- Critics claim Toronto District School Board is breaching Ontario's Education Law by allowing Islamic prayer during the school day
- An outside imam comes to the school to conduct weekly prayer meetings
- Young girls who are menstruating are not allowed to participate and are separated from the group
In America, the debate over prayer and its place in public schools never seems to simmer. But, we're not alone. The heated discussion over faith in public education is occurring in Toronto, Canada, as well. In addition to general frustration over prayer, advocates and critics are outraged by the fact that young Islamic girls are separated from others during meetings due to menstruation -- a provision that indicates Sharia law is potentially being imposed in the public school.
These critics claim that the Ontario middle school is breaching Ontario's Education Act -- a law that provides guidelines for religion's place in the public school system.
To provide more in-depth details, the Toronto District School Board has been under fire for allowing an imam to hold Friday prayer services for Muslim students. These weekly religious meetings occur in Valley Park Middle School's (again, a public educational facility) cafeteria. Between 300 and 400 of the school's 1,200 students take part in the weekly meeting.
While critics remain outraged, the district argues that freedom of religion trumps the Education Act and states that the district has an "obligation to accommodate faith needs." Since Muslims must pray at a certain time during the day on Fridays, the district believes it is simply providing an avenue to ensure that young people can maintain their religious beliefs and practices. In the past, students would leave the school to worship at outside mosques. This created a variety of attendance issues for the district.
To be clear on the matter, the Education Act reads as follows:
Subject to subsections (2) and (3), a board shall not permit any person to conduct religious exercises or to provide instruction that includes indoctrination in a particular religion or religious belief in a school.
Sections (2) and (3) highlight some exceptions to this rule. Among them, the board may permit a person to conduct religious instruction "that includes indoctrination" if it is not conducted by or under the authority of the board, and if the activities are conducted "before or after the school's instructional program" (or on a non-school day). Critics maintain that these exemptions have not been met and that the Friday activities are, thus, breaching the law.
Some, including at least one imam, have made suggestions to address the controversy. Since having an outside religious leader come into the school appears to be problematic, students could be trained to deliver their own sermons (though religious teaching would require that only boys do so). But, for now, this suggestion has not yet been implemented and controversy remains. The Toronto Star has more:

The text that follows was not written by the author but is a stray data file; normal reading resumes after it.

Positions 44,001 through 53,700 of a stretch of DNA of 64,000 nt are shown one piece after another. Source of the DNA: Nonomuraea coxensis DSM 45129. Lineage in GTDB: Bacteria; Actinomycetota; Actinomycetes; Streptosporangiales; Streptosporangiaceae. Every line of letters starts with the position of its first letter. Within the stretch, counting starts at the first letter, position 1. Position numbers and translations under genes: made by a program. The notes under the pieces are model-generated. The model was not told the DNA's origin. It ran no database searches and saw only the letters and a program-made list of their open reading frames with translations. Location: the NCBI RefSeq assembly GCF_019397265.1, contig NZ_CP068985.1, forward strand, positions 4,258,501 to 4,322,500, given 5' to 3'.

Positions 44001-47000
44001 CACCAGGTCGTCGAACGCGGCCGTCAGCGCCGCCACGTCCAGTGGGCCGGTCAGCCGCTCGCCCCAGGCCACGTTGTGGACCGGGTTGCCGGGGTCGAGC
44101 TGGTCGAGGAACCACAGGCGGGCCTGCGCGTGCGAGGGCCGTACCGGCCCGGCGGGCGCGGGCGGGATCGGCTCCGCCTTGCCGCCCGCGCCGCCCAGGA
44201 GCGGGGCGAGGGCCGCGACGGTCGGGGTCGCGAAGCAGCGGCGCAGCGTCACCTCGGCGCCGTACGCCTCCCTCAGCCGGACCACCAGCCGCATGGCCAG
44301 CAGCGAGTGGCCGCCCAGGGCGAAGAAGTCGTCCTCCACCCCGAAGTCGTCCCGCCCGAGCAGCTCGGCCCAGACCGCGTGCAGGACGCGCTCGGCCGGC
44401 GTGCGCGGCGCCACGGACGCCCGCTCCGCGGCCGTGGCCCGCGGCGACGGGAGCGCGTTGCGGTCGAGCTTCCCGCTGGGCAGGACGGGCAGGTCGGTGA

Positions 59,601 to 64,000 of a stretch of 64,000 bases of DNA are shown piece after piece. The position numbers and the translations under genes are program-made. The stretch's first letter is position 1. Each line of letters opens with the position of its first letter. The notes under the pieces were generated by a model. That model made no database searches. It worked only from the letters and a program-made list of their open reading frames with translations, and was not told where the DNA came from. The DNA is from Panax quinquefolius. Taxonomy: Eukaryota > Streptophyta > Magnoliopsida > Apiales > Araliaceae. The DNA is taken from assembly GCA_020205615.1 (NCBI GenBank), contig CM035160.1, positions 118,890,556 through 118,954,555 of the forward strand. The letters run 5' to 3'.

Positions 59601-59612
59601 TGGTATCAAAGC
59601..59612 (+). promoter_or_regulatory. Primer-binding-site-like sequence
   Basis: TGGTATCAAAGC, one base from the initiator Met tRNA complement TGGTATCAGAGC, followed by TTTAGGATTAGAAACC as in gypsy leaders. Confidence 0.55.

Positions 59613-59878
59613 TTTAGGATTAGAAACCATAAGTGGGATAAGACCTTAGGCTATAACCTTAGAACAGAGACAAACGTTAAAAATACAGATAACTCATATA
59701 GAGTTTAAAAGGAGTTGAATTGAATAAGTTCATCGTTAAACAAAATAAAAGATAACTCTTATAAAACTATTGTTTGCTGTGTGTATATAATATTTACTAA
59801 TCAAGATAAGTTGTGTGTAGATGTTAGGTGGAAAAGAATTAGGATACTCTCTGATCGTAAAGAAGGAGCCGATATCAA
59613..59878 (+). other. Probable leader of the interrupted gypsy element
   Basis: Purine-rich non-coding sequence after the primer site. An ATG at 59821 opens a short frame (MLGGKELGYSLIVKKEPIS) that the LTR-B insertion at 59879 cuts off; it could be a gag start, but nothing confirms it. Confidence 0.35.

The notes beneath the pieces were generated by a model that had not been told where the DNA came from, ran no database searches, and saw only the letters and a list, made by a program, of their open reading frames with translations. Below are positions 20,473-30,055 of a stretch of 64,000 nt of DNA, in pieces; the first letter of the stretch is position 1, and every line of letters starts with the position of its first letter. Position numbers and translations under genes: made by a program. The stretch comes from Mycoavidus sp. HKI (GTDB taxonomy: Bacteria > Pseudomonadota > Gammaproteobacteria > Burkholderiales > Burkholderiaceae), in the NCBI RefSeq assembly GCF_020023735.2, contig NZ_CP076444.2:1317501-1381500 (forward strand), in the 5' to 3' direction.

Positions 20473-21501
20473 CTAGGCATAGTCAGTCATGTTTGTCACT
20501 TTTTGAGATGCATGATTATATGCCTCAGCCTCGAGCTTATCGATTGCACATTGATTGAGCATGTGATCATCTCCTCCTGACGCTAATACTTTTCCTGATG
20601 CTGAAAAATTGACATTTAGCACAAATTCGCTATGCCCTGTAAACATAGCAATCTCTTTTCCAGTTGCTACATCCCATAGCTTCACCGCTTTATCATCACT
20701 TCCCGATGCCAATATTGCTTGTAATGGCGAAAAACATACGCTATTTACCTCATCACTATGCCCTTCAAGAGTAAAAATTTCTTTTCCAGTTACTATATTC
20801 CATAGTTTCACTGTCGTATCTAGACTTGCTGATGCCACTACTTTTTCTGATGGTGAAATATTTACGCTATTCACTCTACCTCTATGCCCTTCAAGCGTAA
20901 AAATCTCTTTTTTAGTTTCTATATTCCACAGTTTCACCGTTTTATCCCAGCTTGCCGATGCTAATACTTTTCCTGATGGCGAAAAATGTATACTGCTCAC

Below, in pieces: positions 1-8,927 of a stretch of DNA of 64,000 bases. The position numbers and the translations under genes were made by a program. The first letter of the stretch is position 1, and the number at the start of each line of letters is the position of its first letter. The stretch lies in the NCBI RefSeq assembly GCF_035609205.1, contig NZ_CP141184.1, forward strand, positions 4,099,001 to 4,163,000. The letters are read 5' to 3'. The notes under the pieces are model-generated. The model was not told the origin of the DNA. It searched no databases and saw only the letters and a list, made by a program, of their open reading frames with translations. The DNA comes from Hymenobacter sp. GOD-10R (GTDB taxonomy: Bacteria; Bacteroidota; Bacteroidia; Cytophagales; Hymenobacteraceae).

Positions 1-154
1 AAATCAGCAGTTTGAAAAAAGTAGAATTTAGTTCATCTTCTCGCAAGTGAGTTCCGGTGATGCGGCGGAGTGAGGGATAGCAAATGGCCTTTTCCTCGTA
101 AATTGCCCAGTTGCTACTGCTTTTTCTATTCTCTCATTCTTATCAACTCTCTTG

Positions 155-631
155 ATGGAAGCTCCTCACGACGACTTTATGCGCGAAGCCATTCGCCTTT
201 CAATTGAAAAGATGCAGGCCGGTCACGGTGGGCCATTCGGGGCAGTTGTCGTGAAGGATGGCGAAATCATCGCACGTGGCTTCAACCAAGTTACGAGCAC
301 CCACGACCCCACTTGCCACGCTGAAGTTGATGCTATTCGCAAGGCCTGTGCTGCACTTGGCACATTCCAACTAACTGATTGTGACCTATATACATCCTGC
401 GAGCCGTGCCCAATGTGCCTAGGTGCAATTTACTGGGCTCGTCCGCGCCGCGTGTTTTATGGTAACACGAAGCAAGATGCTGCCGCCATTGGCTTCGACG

Valley Park’s prayer services, which until recently operated without complaint, have raised a debate about the place of religion in an increasingly diverse public system. One Hindu group plans protests, and the progressive Muslim Canadian Congress is contemplating legal action to force the board to comply with the Education Act.
Below, watch a representative of a Hindu advocacy group explain opposition to the "special accommodations" allotted to the school's Muslim population:
But, it's not just the existence of the prayer services that have people in an uproar. Surprisingly, the meeting is conducted in Arabic and the school does not monitor what is said. Additionally, boys and girls enter separately, with the girls wearing scarves and shawls to cover their heads and arms.
The most contentious issue, though, is the fact that girls who are menstruating are forced to sit at the back of the pack; they are permitted to listen but cannot take part (see the picture to the left). The New American has more about why this separation takes place:
“Unclean” is the word Muslims use for girls who are menstruating. Sharia law states they must be separated from the "clean" students.
Watch a news report, below, that covers the young girls' separation due to their menstruation:
On FiveFeetofFury, blogger Kathy Shaidle expresses her opinions on the matter, referencing the now infamous segregation picture:
Yep, that’s part of the caption of the Toronto Star photo [the original caption read, "At Valley Park Middle School, Muslim students participate in the Friday prayer service. Menstruating girls, at the very back, do not take part"].
Yes, the country is Canadaand the year is 2011.
Meanwhile over 150 Canadian soldiers died in Afghanistan to (ostensibly) fight for the rights and dignity of young Muslim women like these.
Mark Steyn also covers about the situation and the image, writing:
Not some exotic photojournalism essay from an upcountry village in Krappistan. But a typical Friday at a middle school in the largest city in Canada. I forget which brand of tampon used to advertise itself with the pitch "Now with new [whatever] you can go horse-riding, water-ski-ing, ballet dancing, whatever you want to do", but perhaps they can just add the tag: "But not participate in Friday prayers at an Ontario public school.
With the debate heating up over the past month, there's no telling where this situation will lead. Some commentators claim that this is an opportunity for other groups to request special accommodations as well, while others believe religious activities have no place in public schools during daily instructional periods. Either way, the language barrier and the segregation of young girls are both problems the district will likely need to contend with.
Advocates fear outside imam has brought Sharia Law into the public school